Office/Diary: Wednesday


One of those deeply satisfying day-in-the-life novellas could have been written about my morning, afternoon, and evening, thanks to a note that I found in my inbox when I got round to looking at it in the late afternoon. Even without the note, it would have been a rich day, from a narrative standpoint. How could it not be? The very idea of lugging myself down to ABC Carpet at eleven-something in the morning, and on a rainy day, too. In the early stages of responding to a flu shot!

¶ Matins: Elizabeth Kolbert considers Cass Sunstein’s latest book, On Rumors: How Falsehoods Spread, Why We Believe Them, What Can Be Done, and, in general, agrees that the Internet has helped to make this a Misinformation Age. She points out that being fair and balanced about people like the “birthers” can be self-defeating. 

The most plausible explanation for this dark, post-Enlightenment turn is unavailable to Sunstein; so hard is he trying to be nonpartisan that he can’t see the nuts for the trees. Several decades ago, a detachment of the American right cut itself loose from reason, and it has been drifting along happily ever since. 

(The New Yorker) 

Quatorze had found a very inexpensive rug for our bedroom. When it was unfolded on the floor, my first thought was that Kathleen wouldn’t look twice at this rug. My second thought was that the background, a muted grey-blue, was really rather dingy, and that Kathleen would actively dislike it. Apprised of these reservations, Kathleen nevertheless plumped for purchase. So we looked at another rug, one that was nearly twice as expensive. Curiously, the second rug, which had a lot of hanger appeal, made Quatorze’s choice look quite a bit more appealing. (This was not a trick engineered by my friend, I’m pretty sure; although, if it was, I’m tremendously impressed, so not to worry!) By now, I had written a story for the rug, a story that I would tell myself every day when I walked on it: This rug was left to me by someone in my father’s family who spent her entire life in Clinton, Iowa.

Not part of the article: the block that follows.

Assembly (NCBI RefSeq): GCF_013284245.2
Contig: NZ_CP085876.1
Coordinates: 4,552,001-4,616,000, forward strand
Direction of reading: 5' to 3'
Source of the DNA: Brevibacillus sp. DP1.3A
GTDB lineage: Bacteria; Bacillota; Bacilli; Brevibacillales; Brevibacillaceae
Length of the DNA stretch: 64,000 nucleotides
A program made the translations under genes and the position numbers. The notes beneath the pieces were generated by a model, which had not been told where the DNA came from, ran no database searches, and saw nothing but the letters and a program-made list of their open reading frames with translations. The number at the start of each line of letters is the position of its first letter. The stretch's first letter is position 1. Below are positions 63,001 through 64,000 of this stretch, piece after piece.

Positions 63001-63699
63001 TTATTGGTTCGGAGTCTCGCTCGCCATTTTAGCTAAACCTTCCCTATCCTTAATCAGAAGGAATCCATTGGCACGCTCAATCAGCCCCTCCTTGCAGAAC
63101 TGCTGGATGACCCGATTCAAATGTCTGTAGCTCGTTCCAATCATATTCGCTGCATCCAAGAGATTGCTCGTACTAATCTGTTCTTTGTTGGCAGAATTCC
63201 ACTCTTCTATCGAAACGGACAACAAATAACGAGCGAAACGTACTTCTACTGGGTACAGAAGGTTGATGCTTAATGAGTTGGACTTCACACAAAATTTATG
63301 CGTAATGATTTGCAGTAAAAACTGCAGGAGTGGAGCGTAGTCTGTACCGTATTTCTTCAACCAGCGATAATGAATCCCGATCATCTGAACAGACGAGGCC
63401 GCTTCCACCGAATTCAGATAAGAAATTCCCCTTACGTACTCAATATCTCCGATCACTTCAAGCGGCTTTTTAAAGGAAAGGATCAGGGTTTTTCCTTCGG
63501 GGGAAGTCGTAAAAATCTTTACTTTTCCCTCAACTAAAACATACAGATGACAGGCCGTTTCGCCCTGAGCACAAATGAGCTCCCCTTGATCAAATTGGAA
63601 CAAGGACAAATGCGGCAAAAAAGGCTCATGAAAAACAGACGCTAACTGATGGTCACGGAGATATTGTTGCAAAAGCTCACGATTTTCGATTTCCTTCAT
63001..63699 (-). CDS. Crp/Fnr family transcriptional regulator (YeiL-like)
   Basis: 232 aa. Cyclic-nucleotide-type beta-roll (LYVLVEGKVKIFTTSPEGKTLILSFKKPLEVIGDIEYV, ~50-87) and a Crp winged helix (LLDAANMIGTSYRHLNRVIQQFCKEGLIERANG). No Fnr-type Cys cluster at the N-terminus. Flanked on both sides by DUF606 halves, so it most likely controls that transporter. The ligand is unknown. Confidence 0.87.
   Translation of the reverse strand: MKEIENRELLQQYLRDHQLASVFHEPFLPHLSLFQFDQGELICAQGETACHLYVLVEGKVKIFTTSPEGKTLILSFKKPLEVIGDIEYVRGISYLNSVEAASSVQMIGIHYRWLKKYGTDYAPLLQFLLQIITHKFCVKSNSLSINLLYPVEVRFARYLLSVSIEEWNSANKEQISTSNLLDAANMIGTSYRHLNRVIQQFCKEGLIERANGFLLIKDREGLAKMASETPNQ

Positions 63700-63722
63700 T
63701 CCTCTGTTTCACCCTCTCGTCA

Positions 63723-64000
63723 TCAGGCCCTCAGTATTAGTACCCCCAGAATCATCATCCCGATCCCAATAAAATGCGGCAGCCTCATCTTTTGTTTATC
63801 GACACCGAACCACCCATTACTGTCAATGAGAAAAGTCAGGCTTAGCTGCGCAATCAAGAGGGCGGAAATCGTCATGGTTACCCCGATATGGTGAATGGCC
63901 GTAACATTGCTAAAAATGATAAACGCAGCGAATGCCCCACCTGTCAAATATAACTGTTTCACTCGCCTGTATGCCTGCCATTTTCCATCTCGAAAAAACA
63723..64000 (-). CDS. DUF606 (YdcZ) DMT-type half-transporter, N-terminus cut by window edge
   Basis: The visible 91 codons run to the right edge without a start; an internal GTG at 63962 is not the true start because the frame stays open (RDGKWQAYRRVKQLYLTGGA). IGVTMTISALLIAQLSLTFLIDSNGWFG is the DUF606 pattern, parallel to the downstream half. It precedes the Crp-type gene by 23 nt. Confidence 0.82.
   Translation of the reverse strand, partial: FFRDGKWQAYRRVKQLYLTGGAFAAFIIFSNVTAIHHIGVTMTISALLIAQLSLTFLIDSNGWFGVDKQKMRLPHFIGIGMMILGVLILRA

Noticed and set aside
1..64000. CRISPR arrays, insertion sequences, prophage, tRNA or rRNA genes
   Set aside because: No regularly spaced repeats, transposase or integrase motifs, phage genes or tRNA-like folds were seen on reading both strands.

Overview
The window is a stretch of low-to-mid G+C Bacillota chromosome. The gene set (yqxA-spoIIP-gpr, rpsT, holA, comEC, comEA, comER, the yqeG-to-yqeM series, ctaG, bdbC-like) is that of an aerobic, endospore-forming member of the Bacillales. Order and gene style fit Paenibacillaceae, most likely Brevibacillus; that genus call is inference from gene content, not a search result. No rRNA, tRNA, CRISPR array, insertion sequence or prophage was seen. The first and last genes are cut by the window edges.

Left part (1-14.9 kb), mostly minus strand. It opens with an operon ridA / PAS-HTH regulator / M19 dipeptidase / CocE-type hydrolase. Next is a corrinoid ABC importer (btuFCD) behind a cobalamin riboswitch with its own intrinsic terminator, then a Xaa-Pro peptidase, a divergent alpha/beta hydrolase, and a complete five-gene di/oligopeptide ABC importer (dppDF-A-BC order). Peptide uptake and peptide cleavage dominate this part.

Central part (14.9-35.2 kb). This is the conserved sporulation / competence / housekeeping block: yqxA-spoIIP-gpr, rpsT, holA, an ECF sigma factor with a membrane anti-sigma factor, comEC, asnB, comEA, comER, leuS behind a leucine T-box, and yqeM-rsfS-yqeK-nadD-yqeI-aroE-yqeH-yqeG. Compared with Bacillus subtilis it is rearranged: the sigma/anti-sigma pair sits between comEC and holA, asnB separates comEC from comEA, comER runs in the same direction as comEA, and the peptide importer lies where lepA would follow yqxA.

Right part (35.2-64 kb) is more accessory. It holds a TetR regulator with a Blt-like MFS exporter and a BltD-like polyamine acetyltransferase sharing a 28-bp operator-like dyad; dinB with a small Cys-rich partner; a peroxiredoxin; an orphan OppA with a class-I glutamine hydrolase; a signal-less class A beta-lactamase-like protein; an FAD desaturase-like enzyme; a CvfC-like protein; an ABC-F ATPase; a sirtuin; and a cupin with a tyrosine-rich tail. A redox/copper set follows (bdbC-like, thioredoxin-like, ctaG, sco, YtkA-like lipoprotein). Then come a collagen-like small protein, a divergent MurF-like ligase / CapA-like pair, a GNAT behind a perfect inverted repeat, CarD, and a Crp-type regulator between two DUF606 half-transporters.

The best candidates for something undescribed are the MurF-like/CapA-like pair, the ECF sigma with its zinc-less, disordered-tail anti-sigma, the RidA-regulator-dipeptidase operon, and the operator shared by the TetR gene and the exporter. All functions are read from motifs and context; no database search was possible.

¶ Lauds: Joanne McNeil doesn’t think much of Lars von Trier. “He’s just clever enough to come up with an idea that could be a great art film, but too thick to follow through with it.” In case you’re thinking of sitting through Antichrist. (Tomorrow Museum)

You wait, though: on Friday, after Quatorze and I have completed the ordeal of laying the rug in the bedroom (which needn’t be described in advance), I’ll be in love with its Victorian marigolds and chrysanthemums.

¶ Prime: Jeffrey Pfeffer writes about the difficulty of identifying core competence. “The question of what businesses to be in and what to stay away from is one of the fundamental questions of business strategy, and it’s important for both individuals and companies.” (The Corner Office)

There was a fracas when we tried to leave the store. It turned out that I hadn’t paid for the pad that will underlie the rug. (I hadn’t been asked to.) Quatorze cleared it all up, but for at least seven and a half minutes — at least, mind you; no need to specify exactly! — I was the client from hell.